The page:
Having a top farm system isn’t necessarily going to guarantee wins at the MLB level, as Diamondbacks General Manager Mike Hazen always alludes to when dealing with prospect trades. The reality for prospects are that they are essentially baseball’s equivalent of the stock market. You’re trying to find the right stocks, players who aren’t necessarily ready to play at the game’s highest level or haven’t reached their ceiling yet, in order to maximize your organization’s ability to win games in the future. General Managers’ livelihoods are decided by the organization’s ability to win at the MLB level, but a farm system gives them more flexibility to make moves to improve.
When Hazen inherited the top baseball decision making role in Arizona after the 2016 season, he inherited a farm system that had been stripped bare due to bad trades and previous top system prospects graduating. Over the past four years, the front office has steadily improved the farm system. While the drafts have been steady but not spectacular, the team has been able to produce at least one player from each year in consensus Top 10 lists. The team’s efforts in the Latin America field has been more of a quantity over quality approach, which can be an exploitable market inefficiency if you believe strongly in your Latin American player development program. Over the past four years, the system went from bottom five to top five in baseball.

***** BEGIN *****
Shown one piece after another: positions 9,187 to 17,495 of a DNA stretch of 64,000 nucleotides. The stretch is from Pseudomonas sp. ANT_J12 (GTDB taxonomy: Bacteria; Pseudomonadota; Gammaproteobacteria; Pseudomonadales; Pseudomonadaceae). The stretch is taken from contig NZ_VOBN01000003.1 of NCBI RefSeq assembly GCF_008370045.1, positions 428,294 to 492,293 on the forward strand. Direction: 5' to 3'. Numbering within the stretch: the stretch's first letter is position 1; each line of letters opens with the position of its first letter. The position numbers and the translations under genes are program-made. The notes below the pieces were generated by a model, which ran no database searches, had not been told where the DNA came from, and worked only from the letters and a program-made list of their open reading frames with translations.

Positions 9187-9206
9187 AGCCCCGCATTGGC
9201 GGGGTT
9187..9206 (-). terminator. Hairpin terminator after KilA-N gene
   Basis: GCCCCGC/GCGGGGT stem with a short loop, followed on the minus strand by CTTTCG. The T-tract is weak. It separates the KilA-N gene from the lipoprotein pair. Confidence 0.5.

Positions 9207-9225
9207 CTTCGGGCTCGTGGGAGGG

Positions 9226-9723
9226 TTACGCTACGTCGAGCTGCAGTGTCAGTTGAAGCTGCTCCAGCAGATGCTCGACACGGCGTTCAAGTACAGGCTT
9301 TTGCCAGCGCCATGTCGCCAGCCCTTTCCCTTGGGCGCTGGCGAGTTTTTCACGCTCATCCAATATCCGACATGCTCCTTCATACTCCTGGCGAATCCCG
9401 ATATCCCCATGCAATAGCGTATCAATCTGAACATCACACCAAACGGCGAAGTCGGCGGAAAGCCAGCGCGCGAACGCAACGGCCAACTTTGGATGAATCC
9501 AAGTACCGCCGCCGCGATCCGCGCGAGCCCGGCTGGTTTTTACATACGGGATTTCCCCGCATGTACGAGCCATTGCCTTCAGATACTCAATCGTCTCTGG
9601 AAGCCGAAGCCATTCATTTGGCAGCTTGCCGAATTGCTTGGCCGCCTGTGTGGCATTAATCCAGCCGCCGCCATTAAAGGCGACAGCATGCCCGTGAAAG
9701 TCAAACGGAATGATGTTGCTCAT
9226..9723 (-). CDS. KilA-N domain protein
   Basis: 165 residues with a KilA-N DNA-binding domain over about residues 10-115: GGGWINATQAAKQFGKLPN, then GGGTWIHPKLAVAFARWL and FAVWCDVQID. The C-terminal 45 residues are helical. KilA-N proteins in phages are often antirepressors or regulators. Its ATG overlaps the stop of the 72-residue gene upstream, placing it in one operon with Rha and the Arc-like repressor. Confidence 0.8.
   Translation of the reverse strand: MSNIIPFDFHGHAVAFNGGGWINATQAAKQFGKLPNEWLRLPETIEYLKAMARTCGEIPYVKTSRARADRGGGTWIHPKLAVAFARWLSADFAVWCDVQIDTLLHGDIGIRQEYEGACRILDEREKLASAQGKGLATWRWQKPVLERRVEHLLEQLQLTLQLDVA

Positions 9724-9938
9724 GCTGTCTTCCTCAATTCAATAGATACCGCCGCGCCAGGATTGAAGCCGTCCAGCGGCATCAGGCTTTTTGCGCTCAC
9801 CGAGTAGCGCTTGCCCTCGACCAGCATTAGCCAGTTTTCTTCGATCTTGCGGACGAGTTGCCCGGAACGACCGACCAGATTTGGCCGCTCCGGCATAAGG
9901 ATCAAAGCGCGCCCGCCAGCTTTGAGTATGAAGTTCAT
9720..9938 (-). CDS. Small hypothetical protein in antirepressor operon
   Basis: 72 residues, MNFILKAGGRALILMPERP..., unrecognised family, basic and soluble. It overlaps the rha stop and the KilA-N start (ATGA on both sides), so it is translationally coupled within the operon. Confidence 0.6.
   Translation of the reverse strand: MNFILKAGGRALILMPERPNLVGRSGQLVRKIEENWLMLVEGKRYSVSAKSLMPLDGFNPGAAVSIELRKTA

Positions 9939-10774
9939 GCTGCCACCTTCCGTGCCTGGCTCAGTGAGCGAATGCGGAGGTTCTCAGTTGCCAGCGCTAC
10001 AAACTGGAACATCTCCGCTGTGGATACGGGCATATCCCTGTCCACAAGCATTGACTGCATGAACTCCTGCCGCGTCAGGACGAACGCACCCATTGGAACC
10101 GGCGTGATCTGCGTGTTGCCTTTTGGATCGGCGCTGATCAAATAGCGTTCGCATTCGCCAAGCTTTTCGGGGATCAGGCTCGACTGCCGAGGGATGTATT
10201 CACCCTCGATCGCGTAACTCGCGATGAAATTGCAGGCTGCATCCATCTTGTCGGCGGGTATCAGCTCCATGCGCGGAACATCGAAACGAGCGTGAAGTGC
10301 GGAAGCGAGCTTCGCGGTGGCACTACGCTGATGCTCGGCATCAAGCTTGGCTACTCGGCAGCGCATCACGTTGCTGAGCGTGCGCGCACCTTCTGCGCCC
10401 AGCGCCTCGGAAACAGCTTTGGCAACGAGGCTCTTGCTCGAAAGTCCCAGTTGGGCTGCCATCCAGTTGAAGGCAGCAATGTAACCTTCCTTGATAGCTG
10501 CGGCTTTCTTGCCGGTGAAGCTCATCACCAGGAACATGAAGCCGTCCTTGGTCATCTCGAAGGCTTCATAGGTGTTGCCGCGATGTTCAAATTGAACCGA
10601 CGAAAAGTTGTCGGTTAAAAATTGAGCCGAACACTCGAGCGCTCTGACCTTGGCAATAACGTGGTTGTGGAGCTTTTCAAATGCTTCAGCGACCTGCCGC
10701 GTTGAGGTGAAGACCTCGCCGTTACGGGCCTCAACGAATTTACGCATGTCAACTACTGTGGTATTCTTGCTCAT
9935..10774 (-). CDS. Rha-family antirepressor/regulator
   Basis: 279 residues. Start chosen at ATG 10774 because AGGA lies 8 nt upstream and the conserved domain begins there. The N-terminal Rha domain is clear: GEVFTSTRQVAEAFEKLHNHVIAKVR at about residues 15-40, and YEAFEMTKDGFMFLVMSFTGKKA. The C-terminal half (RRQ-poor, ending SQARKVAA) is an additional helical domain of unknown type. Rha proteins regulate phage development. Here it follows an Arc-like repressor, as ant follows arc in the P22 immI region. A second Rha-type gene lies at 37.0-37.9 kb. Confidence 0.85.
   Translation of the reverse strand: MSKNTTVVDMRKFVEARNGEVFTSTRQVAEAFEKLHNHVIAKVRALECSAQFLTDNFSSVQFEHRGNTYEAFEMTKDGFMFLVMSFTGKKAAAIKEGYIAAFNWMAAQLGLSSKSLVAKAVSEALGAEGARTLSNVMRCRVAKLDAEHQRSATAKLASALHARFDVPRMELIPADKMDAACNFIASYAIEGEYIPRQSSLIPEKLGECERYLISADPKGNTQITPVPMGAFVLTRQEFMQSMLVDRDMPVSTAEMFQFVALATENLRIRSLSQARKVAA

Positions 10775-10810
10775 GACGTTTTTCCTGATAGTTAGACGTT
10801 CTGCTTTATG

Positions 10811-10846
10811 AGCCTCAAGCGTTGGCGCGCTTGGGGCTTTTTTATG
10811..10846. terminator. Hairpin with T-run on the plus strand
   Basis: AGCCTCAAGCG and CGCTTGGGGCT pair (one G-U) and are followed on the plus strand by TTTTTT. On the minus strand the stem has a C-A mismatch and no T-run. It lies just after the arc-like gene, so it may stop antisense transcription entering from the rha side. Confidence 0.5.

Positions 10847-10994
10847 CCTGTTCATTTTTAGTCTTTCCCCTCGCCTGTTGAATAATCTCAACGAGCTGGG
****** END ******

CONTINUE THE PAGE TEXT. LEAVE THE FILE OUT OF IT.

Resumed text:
To kick off this year’s farm system preview, here are the names to remember when they either reach the show or are inevitably traded due to payroll constraints in a “Win Now” move:
Top Five Position Players
OF Kristian Robinson (R/R), Age: 20, ETA: 2023, 2017 J2
Kristian Robinson is the biggest July 2nd signing in franchise history, inking a $2.5M signing bonus with Arizona as Mike Hazen’s first big amateur signing. Robinson has the highest ceiling of any player in the system, although he’s at least three years away from being an MLB regular. He’s got a massive 6’3” frame with room to add more muscle (~220 lbs when he fills out) that lends itself to plus-plus power down the road. That also will likely negatively affect his speed in the outfield, so he likely projects to a corner at the MLB level. He has the arm strength to handle right field, which is where he’d end up if the organization can develop his bat.